On the Fukushima-1 started to be realized the worst case scenario

The Government of Japan announced a partial meltdown of fuel rods in a second reactor nuclear power plant damaged by an earthquake.
In the second reactor damaged by an earthquake Japanese plant "Fukushima-1" was a partial meltdown of fuel rods, which caused increasing levels of radiation in the water used to cool the reactor, said on Monday the representative of the Japanese government. Earlier, the Russian nuclear scientists said that the melting reactor cores is the worst, but not a fatal case scenario in Japan.

"The radiation seems to have got out of the fuel rods that partially melted down and came into contact with water used to cool the reactor," — said at a press conference the Secretary General of the Japanese Cabinet Yukio Edano. "Steam may have condensed … moving water on the shielding of the reactor."

According to him, the Japanese government has no information about how long did the process. "The presence of radiation in the air, mainly constrained by the reactor vessel. We must make sure that the water does not seep into the ground and not get into the sea, "- he added. (Quoted by Reuters).

A member of the operational headquarters of "Rosatom" Jaroslav Shtrombah said earlier that the melting reactor cores plant "Fukushima-1" is the worst case scenario, but in this case, most of the radioactive nuclear fuel remain inside buildings and units will be scattered throughout Japan. Will I have to in this case to build the shelter like a sarcophagus at Chernobyl or be able to collect and dispose of the fuel, while we can not say exactly, told "Vedomosti" a source in the "Rosatom".

Nuclear crisis on the "Fukushima-1" began on 11 March, after a devastating magnitude 9.0 earthquake and the resulting tsunami, a blow which killed or went missing nearly 26 000 people, and the country suffered a loss of about $ 300 billion after the earthquake NPP was recorded a series of accidents caused by the failure of the cooling system. The result has been several leaks of radiation, forcing authorities to evacuate people from the 20-kilometer zone around the plant, as well as a ban on flights over the station within 30 miles.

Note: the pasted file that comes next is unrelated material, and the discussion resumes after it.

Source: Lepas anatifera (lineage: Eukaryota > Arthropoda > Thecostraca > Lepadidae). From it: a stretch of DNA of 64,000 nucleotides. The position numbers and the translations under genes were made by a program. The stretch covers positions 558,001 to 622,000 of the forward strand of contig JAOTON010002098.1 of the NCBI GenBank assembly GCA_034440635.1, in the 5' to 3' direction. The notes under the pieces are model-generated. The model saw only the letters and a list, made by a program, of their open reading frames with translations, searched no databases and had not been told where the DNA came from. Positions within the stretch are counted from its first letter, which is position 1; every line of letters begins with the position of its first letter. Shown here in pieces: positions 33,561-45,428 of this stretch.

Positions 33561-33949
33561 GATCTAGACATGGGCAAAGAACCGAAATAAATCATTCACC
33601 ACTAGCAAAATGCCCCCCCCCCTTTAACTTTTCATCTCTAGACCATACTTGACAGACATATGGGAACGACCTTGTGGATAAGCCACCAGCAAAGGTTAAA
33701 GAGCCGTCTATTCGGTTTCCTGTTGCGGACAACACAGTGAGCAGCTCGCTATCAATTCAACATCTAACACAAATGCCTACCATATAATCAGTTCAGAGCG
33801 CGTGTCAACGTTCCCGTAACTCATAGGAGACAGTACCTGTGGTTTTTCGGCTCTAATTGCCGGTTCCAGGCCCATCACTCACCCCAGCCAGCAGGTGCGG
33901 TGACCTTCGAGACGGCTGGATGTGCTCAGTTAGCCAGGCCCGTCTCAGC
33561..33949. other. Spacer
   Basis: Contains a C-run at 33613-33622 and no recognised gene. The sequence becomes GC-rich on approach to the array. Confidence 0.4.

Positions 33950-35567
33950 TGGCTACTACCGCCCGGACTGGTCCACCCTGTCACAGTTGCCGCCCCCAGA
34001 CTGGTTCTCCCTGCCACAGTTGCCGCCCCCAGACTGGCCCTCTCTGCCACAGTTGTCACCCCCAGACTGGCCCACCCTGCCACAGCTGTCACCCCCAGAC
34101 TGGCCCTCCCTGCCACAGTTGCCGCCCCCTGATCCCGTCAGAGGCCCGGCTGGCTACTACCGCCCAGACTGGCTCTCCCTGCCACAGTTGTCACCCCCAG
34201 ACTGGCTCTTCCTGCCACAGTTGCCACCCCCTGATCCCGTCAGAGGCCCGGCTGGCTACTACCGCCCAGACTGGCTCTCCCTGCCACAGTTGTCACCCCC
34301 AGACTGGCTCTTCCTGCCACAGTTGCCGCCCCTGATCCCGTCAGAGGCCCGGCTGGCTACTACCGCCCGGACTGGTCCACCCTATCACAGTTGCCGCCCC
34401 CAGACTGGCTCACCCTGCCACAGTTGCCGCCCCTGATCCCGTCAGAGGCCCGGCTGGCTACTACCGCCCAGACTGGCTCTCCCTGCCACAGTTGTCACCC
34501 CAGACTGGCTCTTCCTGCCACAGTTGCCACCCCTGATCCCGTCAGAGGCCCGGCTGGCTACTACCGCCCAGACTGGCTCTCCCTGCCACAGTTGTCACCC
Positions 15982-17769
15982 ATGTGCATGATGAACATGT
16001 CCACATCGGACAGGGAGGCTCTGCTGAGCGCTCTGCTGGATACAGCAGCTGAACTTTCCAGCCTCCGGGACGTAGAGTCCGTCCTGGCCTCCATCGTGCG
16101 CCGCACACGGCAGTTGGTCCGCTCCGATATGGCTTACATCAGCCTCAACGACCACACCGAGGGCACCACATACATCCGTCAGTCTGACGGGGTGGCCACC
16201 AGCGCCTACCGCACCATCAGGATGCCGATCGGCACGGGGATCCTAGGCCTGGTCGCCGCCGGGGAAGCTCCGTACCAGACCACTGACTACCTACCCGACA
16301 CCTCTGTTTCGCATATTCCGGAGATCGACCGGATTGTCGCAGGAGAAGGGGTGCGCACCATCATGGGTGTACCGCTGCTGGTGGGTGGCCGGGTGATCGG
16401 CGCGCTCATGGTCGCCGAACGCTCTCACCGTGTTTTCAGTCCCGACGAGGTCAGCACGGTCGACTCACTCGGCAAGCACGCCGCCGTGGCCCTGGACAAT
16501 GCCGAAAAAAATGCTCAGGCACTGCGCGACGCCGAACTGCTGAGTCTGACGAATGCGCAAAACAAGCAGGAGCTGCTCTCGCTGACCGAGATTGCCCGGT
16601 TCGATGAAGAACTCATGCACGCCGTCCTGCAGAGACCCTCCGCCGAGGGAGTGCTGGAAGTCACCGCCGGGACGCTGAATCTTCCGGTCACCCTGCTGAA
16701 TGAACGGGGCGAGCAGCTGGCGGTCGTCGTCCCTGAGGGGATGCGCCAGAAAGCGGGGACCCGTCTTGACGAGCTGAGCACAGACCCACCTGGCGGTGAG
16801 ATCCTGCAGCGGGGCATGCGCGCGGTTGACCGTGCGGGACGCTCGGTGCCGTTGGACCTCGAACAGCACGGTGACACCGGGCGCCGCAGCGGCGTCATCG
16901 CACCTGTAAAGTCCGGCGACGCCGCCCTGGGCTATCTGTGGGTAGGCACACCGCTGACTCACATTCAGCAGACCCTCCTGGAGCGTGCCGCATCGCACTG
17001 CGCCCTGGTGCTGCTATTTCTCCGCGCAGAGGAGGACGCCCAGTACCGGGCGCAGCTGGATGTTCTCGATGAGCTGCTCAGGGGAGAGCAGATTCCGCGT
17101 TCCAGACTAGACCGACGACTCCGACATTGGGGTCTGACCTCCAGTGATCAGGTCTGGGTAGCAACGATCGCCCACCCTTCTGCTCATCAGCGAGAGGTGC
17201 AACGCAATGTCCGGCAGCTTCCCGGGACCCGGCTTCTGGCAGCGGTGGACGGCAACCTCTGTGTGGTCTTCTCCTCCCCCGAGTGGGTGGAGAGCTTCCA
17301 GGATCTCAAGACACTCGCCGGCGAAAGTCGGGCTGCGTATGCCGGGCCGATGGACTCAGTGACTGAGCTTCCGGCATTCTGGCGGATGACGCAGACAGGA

Two of the six reactors of the plant at this time are considered safe because they were stopped cold. The situation in the other four reactors remains unstable — on them periodically rising smoke and steam, and engineers are trying to restart a failed after the disaster cooling system.

In recent days, radiation levels at the plant "Fukushima-1" has jumped on Sunday, the radiation in the water exceeded the norm of the second reactor of 100 000 times. And the first experts who carried out the measurements, mistakenly reported that the level of radioactive iodine in the water on the second reactor exceeds the norm of 10 million times. However, the level of radiation in seawater near the plant, exceeded the permissible level before the time in 1850, declined sharply, said on Monday the deputy director of the Agency for Nuclear and Industrial Safety Japan Hidehiko Nishiyama.

According to Reuters, the radiation particles with damaged plant have reached Iceland, although Japan insists that the number is not dangerous to adults, and higher doses of radiation received only emergency services personnel working on the "Fukushima-1". Meanwhile, last week, the residents of the capital Tokyo advised not to give tap water to children under one year, as the level of radioactive contamination doubled the allowable value for nursing babies. But just a day indicator, allegedly by Japanese authorities, returned to normal, and the mayor of the city in front of TV cameras drank tap water in one of the treatment plants of the city.

Then referring to the Kyodo Tokyo authorities reported on exceeding standards for levels of radioactive cesium in vegetables grown in the capital by 1.8 times. Exceeding normal levels of radiation were also found in vegetables and milk from Fukushima prefecture itself. The importation of products from a number of Japanese prefectures have already given Australia, USA, Hong Kong and Singapore.

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